‘What is more uncivil than taking children away?’

Clinton’s expression grows increasingly bleak as she [catalogs] the bureaucratic chaos. For a start, many of the children are nonverbal; others don’t speak Spanish, but obscure Mayan languages. And all are confused and [traumatized.] Having been “[funneled] through a whole panoply” of Homeland Security agencies notorious for “very poor record keeping and incompetence”, many of which are privately run, some babies have been transported all the way from the border to Detroit and New York. Others have gone to foster care families; some parents have already been deported without their children. “You just could not even imagine a worse child-welfare tragedy.”

But surely Clinton must be aware that every media report and profile invariably describes her as a “[polarizing] figure”. Has she ever considered the possibility that her most effective contribution to healing the country’s divisions would be to withdraw from public life?

“I’m sure they said that about Churchill between the wars, didn’t they?” she flashes back sharply, a fraction too quickly for the line to sound spontaneous. “I mean, I’m not comparing myself, but I’m just saying people said that, but he was right about Hitler, and a lot of people in England were wrong. And Churchill was a pain. He kept popping up all the time.”

Hillary Clinton: ‘What is more uncivil than taking children away?’ | US news | The Guardian



As questions swirl over Trump interview, judge guts potential defense strategy

Over the course of 92 pages, Howell resoundingly rejected an attempt by Andrew Miller, a former associate of Trump confidante Roger Stone, to quash a subpoena to testify, explaining why the “scope of the Special Counsel’s power falls well within the boundaries the Constitution permits.”

Miller had argued that Mueller was not nominated by the President and confirmed by the Senate and therefore was unconstitutionally appointed as a “principal officer.” Howell found the claim unpersuasive in light of the Supreme Court’s decision in Morrison v. Olson, which upheld the constitutionality of provisions of a now-defunct federal statute creating an independent counsel, and subsequent court decisions. Instead, Howell found Mueller to be an “inferior officer” under the supervision of deputy attorney general Rod Rosenstein, who took up the oversight of the Russia investigation after Attorney General Jeff Sessions recused himself from it last year.

“His appointment, without presidential appointment and senatorial confirmation, thus did not violate the Appointments Clause,” Howell wrote.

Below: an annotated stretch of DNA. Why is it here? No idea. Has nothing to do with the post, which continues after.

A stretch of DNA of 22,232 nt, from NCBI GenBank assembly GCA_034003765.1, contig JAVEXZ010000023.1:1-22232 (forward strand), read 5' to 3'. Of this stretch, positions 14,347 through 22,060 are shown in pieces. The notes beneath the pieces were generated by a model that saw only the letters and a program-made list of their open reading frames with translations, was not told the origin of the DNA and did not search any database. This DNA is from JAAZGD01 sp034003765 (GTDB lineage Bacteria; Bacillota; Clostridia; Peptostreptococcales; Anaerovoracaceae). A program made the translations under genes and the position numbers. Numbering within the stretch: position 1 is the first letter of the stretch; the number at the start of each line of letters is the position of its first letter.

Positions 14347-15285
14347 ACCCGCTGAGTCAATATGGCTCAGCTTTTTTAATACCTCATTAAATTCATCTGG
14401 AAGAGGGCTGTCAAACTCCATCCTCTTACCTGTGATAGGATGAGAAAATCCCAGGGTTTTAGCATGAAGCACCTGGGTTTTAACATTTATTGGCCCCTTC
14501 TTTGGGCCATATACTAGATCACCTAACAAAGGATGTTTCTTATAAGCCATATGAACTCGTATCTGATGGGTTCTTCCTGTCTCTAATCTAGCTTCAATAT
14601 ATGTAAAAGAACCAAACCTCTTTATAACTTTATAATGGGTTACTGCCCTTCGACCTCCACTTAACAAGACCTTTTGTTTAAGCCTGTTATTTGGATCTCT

Miller also claimed that Sessions’ “mere recusal” from the Russia investigation didn’t make Rosenstein the acting attorney general for purposes of tapping Mueller to lead the probe. But Howell didn’t buy that argument either, pointing to the fact that various federal statutes allow the attorney general to delegate the authority to appoint a special counsel to the deputy attorney general.

“Multiple statutes authorize the Special Counsel’s appointment, and the official who appointed the Special Counsel had power to do so,” Howell concluded, underscoring a point previously acknowledged by several prominent legal voices.

As questions swirl over Trump interview, judge guts potential defense strategy – CNNPolitics


Mobile moves ahead with Amtrak plans

Amtrak service left Mobile and the Gulf Coast after Hurricane Katrina damaged tracks in 2005. Louisiana, Mississippi, and Florida have already signed off on bringing the service back.

“It would be a shame to send these grant resources back when we can utilize it to have a shovel-ready plan so the governor can hopefully support what we’re trying to do in the near future,” Manzie said.

Mobile moves ahead with Amtrak plans

Very cool.

Castro proposes changes to Constitution, including term limits for president, gay marriage

Raúl Castro is proposing a new constitution that would limit the age of future presidents to 60 at the start of their first terms.

The constitutional reforms, discussed Saturday by the Cuban parliament, also would erase the word “Communism” from the document and open the way for same-sex marriage, according to official TV broadcasts of the gathering.

…The official web page Cubadebate also reported Saturday that the new constitution would define marriage as “the consensual union between two people, regardless of gender.” That’s been one of the demands by LGBTI groups on the island and Raúl Castro’s daughter, Mariela, who heads a sex education center in Havana.

…The president will continue to be elected by parliament and not directly by voters — a change that many Cubans wanted.

And the new constitution will recognize private property but “retains the essential principles of socialist ownership by the people over the basic means of production and central planning as a principal component,” according to the official Granma newspaper.

Castro proposes changes to Constitution, including term limits for president, gay marriage | Miami Herald